Three tips for success
Regardless of your budget or access to facilities/equipment, these three tips will help you effectively navigate the world of body composition testing:
- Track using valid, consistent methods – If a body composition assessment is heavily dependent on fluctuating factors like hydration or has the potential for human error, your ability to use that data for tracking progress – the most important factor in testing – could easily be compromised. Combining results from two research grade tests such as Hydrostatic Weighing, Bod Pod, DXA, and Ultrasound is a good starting point if the equipment is accessible in your area.
- Compare like results with like results – A few weeks back, one of our clients at the lab came to us looking for answers when her skinfold calipers assessment with a trainer didn’t match up to her body fat assessment on her portable BIA scale. Our answer: they are measuring two very different things! Regardless of feelings on how accurate/inaccurate certain forms of technology are, the bottom line is that it’s impossible to cross-compare results from two different testing mediums. Find a facility or testing method(s) that you are comfortable with and use that equipment consistently.
- Combine hard analytics with “the feel test.” — Data is awesome. As lab nerds, we love nothing more than to see our clients’ hard work and healthy lifestyles show up as continued linear progress in either fat loss or muscle gain. However, we also know that sometimes body change is frustrating, slow, and just downright unreasonable at times. There is a legitimate army full of additional variables (think stress, hormones, past nutrition habits, etc.), some of which are within our control and some of which are not. Test data should provide a checkpoint, but it will never tell the whole story. Listen to your body. If you are feeling and performing better – keep on rolling. If you need to make an adjustment, make an adjustment. But you should never let a test number redefine you or your goal!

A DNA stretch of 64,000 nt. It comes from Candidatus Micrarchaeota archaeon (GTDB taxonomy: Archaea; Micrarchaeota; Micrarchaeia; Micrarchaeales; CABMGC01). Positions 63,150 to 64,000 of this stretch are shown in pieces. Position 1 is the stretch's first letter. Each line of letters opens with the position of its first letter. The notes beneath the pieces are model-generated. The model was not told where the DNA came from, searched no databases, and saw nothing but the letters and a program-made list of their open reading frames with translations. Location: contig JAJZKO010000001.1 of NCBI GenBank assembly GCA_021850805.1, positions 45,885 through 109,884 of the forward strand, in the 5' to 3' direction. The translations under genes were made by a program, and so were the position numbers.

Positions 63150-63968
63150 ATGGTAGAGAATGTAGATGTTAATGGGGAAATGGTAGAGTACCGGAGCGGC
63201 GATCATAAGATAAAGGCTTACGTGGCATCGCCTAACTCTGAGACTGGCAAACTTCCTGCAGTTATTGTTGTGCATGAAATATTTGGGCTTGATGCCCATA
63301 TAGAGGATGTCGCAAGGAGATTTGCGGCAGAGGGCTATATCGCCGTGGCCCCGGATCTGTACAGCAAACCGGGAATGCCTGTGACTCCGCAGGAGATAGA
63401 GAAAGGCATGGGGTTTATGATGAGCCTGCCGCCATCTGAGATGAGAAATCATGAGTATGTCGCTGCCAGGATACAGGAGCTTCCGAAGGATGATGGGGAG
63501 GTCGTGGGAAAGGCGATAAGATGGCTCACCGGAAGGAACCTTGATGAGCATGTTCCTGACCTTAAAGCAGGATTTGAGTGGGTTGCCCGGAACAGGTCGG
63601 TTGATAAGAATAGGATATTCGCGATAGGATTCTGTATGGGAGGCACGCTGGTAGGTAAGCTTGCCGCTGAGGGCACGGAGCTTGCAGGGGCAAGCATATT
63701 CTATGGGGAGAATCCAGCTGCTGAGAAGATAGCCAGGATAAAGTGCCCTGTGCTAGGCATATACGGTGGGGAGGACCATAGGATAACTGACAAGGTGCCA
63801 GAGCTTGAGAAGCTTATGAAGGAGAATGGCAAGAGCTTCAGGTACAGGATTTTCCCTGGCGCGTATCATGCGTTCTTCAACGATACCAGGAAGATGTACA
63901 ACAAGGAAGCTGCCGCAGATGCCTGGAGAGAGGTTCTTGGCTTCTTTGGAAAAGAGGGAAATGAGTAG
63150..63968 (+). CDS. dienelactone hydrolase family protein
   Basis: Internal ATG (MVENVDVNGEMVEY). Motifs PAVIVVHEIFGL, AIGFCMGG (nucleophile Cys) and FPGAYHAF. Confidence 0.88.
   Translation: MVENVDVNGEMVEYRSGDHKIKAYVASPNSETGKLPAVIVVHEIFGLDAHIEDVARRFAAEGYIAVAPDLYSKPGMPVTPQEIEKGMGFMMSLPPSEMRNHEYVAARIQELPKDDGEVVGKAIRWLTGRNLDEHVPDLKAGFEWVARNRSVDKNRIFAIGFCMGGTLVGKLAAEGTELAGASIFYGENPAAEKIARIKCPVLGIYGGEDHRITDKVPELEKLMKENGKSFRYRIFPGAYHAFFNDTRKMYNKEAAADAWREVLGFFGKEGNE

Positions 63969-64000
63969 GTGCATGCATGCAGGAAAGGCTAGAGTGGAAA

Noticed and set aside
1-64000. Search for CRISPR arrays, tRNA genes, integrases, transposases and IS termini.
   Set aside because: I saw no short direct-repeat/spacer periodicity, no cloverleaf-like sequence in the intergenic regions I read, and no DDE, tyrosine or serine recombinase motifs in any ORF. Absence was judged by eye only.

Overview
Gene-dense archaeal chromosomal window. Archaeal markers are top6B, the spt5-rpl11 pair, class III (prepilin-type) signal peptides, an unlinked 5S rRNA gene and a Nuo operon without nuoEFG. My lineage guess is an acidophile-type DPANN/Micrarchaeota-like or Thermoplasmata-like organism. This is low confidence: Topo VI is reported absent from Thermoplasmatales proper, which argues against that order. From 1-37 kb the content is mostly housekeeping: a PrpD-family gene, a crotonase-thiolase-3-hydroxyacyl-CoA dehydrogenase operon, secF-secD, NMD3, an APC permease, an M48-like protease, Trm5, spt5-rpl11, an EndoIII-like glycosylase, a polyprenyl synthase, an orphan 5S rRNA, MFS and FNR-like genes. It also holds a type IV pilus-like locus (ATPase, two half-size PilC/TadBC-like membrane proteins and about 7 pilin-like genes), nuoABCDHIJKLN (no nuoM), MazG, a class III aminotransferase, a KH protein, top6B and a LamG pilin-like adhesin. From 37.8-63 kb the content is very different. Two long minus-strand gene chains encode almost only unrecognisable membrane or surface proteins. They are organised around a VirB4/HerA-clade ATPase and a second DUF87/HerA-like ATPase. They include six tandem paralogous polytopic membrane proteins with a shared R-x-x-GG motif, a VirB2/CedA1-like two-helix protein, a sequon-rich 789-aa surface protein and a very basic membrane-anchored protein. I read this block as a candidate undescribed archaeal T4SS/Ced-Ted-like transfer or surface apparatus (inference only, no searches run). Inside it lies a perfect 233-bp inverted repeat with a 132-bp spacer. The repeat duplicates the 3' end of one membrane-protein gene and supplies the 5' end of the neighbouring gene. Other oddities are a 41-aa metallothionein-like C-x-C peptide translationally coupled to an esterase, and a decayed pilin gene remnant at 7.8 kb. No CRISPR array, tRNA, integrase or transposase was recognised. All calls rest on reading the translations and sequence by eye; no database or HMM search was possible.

Where do I go from here?
If you haven’t gotten a baseline test done using an accurate, reproducible body composition assessment, we highly recommend it. Too many folks wait to test until they have ‘gotten in shape’ or have already hit a plateau and wish they had a tested earlier. As the sustainability of weight loss becomes a hot topic in today’s fitness and nutrition industry, the importance of maintaining lean (muscle) mass throughout the process has come to the forefront. Using only the scale as a barometer for progress drives a number-based mindset in which each pound is viewed in the same light – as a negative. We know through accurate body composition that there are plenty of pounds on our body best NOT lost – and actually can contribute to improving long term health
For those in the Nashville area – we’d love to have you by. You can view our test options and packages here. Not in middle Tennessee? Shoot us a message via our contact form and we’ll do our best to direct you to some equipment/facilities in your area.